Five places in Queensland are to trial the use of physician assistants — a type of health care worker that has proven invaluable overseas in providing care to rural, remote and other communities under-served by traditional health services.

The pilot, just announced by the State Government, will be watched closely by many interested groups and, if history is any guide, may face some opposition from organised medicine and nursing groups anxious to protect their turf.

However, we need to look beyond narrow sectional interests and consider the broad needs of the community.

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PAs — people with qualifications or experience in health and sciences who receive intensive medical training and then operate under doctors’ supervision — will help overcome rural workforce shortages as well as helping to retain doctors and other health professionals. They differ from nurse practitioners because they work under delegation from doctors, rather than in independent practice.

We should not be arguing about whether we need more nurse practitioners or more young doctors or PAs to be working in rural and remote Australia. The fact is that we need them all — and as quickly as possible. Rural and remote communities are sinking under a burden of disease and health need. It’s all hands on deck for the sinking ship and all are necessary to bail.

Nurse practitioners are a good choice for career pathways for nurses and should be recognised as such. However, we cannot expect them to solve rural workforce shortages.

Nurse practitioners have been around for some 20 years now and have made little impact on the workforce, particularly in rural, remote and underserved areas. There has been no “receptive framework” including the policy environment to allow it to happen. When the NP is trained, it is more often in a specialised area, not the generalist one badly needed in rural and remote areas.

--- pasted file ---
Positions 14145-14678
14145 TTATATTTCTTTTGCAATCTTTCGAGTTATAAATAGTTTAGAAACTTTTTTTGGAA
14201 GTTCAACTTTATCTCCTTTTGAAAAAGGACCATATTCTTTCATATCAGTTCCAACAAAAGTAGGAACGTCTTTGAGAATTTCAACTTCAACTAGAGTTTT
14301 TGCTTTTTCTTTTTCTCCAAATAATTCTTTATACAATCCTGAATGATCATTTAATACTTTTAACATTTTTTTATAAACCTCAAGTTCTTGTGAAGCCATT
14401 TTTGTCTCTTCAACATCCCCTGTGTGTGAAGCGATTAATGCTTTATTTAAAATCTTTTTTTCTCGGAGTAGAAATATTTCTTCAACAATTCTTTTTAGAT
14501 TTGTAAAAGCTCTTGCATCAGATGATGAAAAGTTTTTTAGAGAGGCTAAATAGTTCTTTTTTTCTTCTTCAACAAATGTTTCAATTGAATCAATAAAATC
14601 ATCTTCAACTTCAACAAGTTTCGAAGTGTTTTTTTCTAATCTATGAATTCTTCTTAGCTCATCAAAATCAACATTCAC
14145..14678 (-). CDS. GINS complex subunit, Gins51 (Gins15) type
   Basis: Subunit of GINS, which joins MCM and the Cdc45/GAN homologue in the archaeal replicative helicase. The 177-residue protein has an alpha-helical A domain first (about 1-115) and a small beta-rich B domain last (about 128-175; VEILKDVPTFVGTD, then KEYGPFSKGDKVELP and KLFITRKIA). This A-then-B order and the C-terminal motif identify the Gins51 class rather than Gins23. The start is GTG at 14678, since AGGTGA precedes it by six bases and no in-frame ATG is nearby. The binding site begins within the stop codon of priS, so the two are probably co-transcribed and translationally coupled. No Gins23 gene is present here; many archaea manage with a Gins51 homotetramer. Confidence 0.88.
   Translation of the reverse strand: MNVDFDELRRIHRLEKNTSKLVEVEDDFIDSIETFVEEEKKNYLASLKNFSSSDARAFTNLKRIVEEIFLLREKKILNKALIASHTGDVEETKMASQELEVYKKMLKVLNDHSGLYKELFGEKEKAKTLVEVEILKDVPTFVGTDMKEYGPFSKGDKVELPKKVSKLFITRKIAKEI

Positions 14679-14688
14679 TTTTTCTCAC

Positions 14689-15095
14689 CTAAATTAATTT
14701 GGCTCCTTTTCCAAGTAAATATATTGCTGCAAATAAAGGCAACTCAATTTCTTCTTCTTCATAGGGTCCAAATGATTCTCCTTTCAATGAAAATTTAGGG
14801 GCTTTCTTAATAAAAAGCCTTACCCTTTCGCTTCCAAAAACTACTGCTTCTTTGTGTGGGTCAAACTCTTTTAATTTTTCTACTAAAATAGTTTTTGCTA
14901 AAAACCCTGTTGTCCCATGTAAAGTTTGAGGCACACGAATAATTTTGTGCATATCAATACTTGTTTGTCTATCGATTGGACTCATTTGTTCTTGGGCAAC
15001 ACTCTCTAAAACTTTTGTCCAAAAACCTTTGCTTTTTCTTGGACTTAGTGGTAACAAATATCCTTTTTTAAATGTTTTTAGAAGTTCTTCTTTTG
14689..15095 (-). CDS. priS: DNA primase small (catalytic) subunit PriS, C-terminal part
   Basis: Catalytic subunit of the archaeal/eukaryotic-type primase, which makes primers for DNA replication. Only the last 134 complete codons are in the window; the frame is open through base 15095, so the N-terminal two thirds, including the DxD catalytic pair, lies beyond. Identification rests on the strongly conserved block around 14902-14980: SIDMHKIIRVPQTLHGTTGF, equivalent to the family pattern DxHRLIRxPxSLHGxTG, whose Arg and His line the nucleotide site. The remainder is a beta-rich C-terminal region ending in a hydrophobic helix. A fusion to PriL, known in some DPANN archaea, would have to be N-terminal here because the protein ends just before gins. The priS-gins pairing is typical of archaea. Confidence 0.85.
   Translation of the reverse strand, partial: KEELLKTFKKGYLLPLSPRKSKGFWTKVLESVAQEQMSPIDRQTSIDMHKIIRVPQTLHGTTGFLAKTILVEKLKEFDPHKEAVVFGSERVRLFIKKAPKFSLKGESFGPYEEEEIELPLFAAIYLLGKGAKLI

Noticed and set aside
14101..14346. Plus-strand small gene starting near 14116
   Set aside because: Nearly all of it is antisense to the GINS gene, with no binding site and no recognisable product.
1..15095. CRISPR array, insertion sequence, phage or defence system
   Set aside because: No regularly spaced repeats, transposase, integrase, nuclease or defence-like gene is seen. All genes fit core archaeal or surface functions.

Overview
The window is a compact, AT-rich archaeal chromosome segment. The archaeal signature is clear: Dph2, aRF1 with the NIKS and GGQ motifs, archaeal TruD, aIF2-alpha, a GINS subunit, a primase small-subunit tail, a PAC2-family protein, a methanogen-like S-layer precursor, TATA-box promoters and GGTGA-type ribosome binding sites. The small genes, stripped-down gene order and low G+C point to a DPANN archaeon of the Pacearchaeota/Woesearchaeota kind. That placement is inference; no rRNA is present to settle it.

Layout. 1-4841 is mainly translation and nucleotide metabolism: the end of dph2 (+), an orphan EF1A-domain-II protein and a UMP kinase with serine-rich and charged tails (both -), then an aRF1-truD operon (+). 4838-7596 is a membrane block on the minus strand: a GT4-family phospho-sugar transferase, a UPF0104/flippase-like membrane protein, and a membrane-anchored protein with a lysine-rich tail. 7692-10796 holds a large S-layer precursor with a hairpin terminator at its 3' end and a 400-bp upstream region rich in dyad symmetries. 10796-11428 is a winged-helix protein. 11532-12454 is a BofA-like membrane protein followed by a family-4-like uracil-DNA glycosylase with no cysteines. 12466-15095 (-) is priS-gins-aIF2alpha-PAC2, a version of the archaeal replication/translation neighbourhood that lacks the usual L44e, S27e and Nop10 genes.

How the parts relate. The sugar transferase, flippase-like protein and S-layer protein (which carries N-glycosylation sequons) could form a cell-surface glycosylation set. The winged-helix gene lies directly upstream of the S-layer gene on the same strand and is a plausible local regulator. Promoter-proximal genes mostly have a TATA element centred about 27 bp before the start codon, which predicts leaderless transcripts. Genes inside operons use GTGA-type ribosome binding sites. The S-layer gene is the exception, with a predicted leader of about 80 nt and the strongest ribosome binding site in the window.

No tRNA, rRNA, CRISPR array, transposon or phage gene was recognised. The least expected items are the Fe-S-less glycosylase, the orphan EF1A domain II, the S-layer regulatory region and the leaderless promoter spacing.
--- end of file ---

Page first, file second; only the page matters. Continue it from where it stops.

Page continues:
The increase in medical student numbers from 1200 to 3000 graduates per year has been raised as an argument against the introduction of PAs. Will these PAs take the valuable clinical material and training spots that will be needed to train medical students?

Rural Australia is certainly resource poor in infrastructure for such training. There aren’t enough preceptors, accommodation, or hospital positions to match the increasing numbers of graduates.

The rural workforce has a large proportion of International Medical Graduates (50% in many areas and more than 70% in some) who have been extracted from an ever-diminishing pool. Will they remain after they have Australian permanent residency? Why would we expect differently from this often urban-trained group? With our own Australian graduates interestingly enough, there are currently only 284 places nationally filled in the rural training pool in general practice. This isn’t going to solve much.

Where will this “tsunami” of young doctors end up? My suspicion is that they will not end up in sufficient numbers in rural or remote Australia. I hope to be proven wrong.

Physician assistants are an option for many countries, Australia being an obvious one, with numerous small isolated and underserved communities who have poorer health outcomes and an unhealthy dependence on imported health workforce. They are part of a broader strategy for retention of an already meager and ageing medical workforce.

They may also help us to make more effective use of existing workers, such as Rural and Remote Paramedics who would be ideal candidates for PA training. Research has shown that 85 to 95 % of their time in these communities is “down-time” and not involving their emergency response activities. In Queensland there is a curriculum to increase this group’s scope of practice to include clinical and primary health skills. They can then be incorporated into the primary health care framework of the health service.

The medical, nursing and allied health professions should be working together to help ensure the success of the new Queensland trial.

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Peter Fray
Peter Fray
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